Black American Literary Involvement in the Southern Gothic: Authorship in the Narrative
Presentation: 9:40 a.m.-10:00 a.m., Kennedy Union 211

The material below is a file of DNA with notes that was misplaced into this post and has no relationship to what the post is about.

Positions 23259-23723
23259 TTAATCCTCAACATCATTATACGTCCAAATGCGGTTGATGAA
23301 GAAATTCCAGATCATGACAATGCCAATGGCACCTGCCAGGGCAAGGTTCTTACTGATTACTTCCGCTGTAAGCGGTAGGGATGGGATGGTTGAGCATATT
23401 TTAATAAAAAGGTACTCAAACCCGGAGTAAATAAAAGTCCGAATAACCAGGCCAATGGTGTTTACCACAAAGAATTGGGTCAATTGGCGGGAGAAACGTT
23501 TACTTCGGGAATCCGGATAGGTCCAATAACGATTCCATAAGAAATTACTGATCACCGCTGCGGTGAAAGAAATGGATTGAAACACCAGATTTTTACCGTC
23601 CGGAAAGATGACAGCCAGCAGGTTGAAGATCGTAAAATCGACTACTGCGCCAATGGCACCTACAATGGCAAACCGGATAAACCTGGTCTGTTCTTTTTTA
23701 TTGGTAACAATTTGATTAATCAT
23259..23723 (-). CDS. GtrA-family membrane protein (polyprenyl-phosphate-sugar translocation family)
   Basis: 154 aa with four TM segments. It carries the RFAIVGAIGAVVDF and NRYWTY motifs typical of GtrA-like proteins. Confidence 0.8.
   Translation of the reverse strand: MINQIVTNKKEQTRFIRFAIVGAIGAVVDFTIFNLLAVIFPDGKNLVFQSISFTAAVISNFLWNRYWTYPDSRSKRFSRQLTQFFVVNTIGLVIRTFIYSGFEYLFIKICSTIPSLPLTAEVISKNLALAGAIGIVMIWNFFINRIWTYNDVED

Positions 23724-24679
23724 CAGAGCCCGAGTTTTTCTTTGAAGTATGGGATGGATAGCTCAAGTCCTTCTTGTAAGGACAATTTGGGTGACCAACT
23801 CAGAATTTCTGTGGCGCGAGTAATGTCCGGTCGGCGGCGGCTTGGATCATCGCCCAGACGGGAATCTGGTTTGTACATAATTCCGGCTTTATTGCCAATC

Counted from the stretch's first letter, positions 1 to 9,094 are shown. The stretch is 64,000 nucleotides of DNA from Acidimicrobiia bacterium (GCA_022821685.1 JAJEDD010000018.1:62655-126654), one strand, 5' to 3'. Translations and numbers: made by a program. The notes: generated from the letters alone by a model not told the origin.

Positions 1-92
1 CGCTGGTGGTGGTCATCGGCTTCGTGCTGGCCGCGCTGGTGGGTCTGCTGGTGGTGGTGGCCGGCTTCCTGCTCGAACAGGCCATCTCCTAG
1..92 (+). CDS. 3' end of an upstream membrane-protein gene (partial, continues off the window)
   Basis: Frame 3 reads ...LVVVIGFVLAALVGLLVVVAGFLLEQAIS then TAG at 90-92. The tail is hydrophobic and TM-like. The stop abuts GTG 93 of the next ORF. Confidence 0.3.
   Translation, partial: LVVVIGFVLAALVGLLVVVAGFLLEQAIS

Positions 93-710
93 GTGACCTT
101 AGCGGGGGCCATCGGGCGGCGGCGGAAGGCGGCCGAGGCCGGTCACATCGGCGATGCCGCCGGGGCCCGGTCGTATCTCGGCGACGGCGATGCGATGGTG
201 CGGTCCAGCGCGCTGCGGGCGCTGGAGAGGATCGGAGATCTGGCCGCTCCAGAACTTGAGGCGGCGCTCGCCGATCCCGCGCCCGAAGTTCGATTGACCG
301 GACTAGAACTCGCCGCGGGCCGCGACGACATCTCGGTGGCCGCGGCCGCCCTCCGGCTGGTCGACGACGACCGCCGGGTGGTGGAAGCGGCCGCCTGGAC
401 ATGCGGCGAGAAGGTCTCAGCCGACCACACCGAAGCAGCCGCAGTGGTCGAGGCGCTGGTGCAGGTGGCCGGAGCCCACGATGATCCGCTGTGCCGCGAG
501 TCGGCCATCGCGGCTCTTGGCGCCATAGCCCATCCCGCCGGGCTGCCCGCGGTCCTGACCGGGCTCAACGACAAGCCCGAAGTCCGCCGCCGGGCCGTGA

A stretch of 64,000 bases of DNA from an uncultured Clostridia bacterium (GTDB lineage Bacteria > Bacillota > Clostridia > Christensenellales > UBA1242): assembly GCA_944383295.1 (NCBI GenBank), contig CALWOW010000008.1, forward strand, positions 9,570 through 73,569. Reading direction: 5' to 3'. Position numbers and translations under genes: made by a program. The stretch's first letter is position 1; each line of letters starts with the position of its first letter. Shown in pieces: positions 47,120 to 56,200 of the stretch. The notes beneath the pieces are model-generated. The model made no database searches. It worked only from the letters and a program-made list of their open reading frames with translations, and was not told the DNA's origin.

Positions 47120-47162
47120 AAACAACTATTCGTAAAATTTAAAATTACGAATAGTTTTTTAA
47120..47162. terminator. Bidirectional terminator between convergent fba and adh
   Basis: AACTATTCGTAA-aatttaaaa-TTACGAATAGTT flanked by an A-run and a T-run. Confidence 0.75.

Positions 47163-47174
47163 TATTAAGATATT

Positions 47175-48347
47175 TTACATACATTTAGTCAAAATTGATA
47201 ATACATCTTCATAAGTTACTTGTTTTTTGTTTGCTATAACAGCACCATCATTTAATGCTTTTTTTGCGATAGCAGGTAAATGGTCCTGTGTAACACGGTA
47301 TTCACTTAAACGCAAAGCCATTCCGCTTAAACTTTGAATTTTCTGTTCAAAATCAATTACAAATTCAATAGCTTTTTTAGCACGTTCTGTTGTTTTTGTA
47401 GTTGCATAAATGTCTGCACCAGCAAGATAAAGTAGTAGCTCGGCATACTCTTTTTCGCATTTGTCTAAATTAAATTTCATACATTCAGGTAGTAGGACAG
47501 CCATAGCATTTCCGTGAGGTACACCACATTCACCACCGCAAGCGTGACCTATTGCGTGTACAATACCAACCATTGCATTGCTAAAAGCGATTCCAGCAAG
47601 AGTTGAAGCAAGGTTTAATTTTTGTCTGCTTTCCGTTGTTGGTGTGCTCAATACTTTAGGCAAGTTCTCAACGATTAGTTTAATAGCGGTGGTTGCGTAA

“Black American Literary Involvement in the Southern Gothic” utilizes the Gothic as a journey through authorship and narrative. “Southern Gothic” is a literary mode informed by southern tensions and tropes such as grotesque characters, horrific thoughts, and irrational desires. While this genre became increasingly popular during the 20th century thanks to white canonical writers, Black American authors took to the genre to address the repressed racial discomfort hidden in southern history. Black Americans are often in opposition to their white counterparts when overlooked in popular literature. They continue to carry the weight of a haunted and troubling past; they are members of a collective unit subjected to horrendous practices rooted in Jim Crow. Richard Wright, a Black writer haunted by the American South, draws from explicit racial tensions informed by white southern pride to map out the grotesque horror at the expense of Black subjectivity in Southern Gothic fiction. The Black authorship in this genre reinforces the failure of the white world to recognize Black identity as a valuable cultural and literary asset to the canon. Moreover, the Gothic's effects make readers aware of the unjust system that continues to diminish Black self-hood. By examining Richard Wright’s “Big Black Good Man,” compared to Flannery O'Connor's short story "Everything that Rises Must Converge," I intend to evaluate the white gaze in black culture and livelihood through canonical fiction. Highlighting white disruption of the Black body in the genre provides a healthy discourse that continues examinations of race in Southern Gothic narratives. Using the Africanist Presence framework to define the authority that Black authorship produces offers readers an expansive look into understanding the foundation that whiteness and American identity benefit from directly.